Ausgewählte Malerei von Ulrike Pisch, Alan Rankle, Pina Rath, Gerard Waskievitz

Painting as Memory by Gerhard Charles Rump

Gerard Waskievitz explores the hidden dimensions governing the aristic world, caught between superficial reality and the necessary counterweight creation of a new, parallel world, which we are wont to perceive as art.(...)We do not look at the world, we look at a parallel world, a painted world, the world of art, with all its own laws and rules and regulations, processes and so forth. We cannot separate our visual experience from the recognition of what it is that we see. It is more than the commonly quoted „what you see is what you get“ – it is definitely „what you see is much more than you hoped for“(...).No matter whether an attitude is becoming form, or artistic form is generated by concocting seemingly contradictory statements of fact, of imagination, of poeticalness, a striking image always prevails in his artistic production.We usually beam three different kinds of focus on anything we want to understand. It is the informational, the stylistic, and the aesthetic focus. The informational focus is dealing with the stories we are told, if we are told any story, which is not always the case, the stylistic focus deals with matters of style, which means that we look for characteristics distinguishing the work in question from others, like a poem from a news item in the paper, and lastly the aesthetic focus tells us everything we need to know about how something is made, thus providing a glimpse into the aesthetic cosmos and into the relations of the characteristics of production to any other system of lofty thoughts, like all kinds of historical, literary, and artistic references, quotations, and more of that kind.

So a certain kind of painting, a certain method of applying paint to canvas, can constitute a historical reference, an invocation of the emotional and social and aesthetic preferences of a painter or even a whole era, which in this case then this would constitute a kind of reconstruction. Understanding what kind of reconstruction is going on, is a longish process of repeated and intensive dialogue with the work.In the philosophies of Eastern Europe we often find an attitude that says that a clear thought is a small thought and that a clear thought is a thought that hasn’t been thought through to its very end. Of course this indicates the fact that the more you know about a subject, the more questions arise, and it also indicates the growing critical complexity of things in this world, whether we encounter them in real life, in analysing the universe, or, as a matter of fact, in art.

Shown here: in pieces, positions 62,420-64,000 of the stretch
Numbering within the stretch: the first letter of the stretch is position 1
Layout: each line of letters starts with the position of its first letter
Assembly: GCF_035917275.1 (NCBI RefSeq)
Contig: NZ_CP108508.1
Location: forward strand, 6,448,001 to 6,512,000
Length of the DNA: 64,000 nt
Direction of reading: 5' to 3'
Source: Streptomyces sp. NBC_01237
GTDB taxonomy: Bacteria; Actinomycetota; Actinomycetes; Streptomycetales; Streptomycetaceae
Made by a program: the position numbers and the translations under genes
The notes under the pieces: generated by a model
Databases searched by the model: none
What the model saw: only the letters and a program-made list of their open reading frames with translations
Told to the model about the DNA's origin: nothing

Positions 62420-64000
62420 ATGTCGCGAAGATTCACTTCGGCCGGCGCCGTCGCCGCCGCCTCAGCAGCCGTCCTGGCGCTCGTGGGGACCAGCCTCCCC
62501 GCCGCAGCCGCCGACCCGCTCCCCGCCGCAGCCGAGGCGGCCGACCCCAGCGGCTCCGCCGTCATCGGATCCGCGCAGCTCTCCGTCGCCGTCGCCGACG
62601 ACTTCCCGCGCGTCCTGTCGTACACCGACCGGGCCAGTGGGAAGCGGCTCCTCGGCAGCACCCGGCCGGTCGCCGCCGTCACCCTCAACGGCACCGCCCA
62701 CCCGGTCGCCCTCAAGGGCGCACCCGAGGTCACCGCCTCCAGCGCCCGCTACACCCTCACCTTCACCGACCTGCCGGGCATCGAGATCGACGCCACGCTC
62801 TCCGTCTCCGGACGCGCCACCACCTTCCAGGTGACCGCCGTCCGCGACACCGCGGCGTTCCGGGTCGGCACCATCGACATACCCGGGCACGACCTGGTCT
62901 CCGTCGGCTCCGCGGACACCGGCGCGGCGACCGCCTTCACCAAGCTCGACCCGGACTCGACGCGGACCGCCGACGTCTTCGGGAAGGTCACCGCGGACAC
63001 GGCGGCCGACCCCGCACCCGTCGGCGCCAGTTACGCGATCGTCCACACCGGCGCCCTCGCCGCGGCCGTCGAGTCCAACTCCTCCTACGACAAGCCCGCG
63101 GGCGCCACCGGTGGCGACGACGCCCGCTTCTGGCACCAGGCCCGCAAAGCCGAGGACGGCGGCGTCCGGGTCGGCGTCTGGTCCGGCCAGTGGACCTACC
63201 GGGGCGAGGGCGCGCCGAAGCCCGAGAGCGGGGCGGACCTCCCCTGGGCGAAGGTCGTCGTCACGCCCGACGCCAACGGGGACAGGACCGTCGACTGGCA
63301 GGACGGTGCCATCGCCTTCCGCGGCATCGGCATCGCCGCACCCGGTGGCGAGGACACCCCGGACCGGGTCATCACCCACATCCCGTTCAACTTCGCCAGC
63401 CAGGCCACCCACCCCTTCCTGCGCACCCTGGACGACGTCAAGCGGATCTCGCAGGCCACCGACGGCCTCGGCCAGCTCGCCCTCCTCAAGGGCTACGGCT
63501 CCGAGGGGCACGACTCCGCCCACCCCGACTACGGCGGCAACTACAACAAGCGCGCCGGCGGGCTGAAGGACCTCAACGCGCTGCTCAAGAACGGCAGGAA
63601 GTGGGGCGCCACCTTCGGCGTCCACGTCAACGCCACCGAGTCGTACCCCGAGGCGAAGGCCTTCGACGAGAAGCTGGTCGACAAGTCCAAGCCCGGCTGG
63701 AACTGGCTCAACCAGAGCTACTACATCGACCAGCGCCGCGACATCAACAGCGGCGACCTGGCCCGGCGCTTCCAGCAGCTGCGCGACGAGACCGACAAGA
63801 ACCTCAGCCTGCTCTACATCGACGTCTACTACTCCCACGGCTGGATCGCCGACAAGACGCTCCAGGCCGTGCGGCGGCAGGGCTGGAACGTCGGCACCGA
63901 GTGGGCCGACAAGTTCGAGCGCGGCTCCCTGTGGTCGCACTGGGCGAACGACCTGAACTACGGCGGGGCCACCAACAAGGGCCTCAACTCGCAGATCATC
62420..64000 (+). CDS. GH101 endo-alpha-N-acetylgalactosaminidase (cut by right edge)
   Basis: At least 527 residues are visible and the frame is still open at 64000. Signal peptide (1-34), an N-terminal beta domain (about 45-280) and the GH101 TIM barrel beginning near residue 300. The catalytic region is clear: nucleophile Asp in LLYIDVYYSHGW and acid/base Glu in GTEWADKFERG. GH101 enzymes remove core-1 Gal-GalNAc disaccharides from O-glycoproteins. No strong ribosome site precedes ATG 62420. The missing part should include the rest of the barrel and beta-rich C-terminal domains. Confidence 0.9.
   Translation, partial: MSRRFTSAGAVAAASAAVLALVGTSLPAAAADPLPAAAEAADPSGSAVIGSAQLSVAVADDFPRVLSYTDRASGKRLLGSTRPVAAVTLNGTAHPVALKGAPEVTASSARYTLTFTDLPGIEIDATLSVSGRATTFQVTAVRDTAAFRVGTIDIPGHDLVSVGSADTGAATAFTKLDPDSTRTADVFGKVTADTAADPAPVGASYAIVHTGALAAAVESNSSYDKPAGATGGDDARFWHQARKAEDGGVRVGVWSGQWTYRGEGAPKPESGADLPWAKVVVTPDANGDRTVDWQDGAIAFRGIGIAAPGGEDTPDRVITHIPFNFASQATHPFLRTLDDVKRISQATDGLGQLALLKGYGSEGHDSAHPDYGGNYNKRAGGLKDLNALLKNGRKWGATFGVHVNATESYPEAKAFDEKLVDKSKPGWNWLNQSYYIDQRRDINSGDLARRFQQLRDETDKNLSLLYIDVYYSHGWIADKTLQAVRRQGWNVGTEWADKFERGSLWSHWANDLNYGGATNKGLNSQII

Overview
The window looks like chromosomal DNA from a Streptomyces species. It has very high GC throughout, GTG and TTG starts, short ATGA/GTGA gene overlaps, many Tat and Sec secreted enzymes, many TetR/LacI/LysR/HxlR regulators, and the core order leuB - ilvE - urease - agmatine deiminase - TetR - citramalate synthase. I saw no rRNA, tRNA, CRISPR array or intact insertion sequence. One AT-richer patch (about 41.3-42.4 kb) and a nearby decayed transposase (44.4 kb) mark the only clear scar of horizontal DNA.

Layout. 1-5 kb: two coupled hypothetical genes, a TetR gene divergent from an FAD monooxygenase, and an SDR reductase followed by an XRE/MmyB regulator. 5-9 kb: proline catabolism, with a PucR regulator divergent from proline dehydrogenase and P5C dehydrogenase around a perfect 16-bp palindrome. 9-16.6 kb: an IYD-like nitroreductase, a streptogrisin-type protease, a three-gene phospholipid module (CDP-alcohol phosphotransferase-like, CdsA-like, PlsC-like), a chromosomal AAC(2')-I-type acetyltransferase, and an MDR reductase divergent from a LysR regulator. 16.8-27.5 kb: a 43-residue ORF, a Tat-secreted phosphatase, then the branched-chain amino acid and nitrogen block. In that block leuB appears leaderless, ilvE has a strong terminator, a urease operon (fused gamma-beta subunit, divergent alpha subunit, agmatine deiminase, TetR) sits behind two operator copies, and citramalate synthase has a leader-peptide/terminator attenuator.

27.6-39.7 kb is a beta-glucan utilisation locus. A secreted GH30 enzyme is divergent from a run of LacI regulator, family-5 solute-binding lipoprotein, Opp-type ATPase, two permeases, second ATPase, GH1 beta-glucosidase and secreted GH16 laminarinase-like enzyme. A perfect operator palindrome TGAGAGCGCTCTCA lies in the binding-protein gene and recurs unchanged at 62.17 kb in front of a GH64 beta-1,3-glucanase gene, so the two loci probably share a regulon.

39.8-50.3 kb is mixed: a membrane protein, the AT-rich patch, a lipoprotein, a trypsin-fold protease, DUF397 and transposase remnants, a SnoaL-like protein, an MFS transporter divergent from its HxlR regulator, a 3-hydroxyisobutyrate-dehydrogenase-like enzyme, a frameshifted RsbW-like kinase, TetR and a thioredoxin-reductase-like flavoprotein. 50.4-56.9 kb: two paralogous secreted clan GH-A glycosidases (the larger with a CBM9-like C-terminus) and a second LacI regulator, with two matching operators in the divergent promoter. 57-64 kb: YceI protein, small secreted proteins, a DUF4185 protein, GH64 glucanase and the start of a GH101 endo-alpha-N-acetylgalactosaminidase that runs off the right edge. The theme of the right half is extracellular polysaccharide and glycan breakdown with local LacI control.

In Gerard Waskievitz’s paintings, we walk through a wonderland world, which shows us that there are many, many hidden dimentions. We take a stroll down memory lane, but we are also, every now and then, touching a kind of foreboding, a sudden vision of hell or paradise, alarm bells ringing telling about changes to come.The paintings will thankfully indicate the paths to follow in order to arrive at understanding main station, at recognition, but things don’t come easy. Why should they? It’s not written in any book. And this contributes to the fascination of his art.

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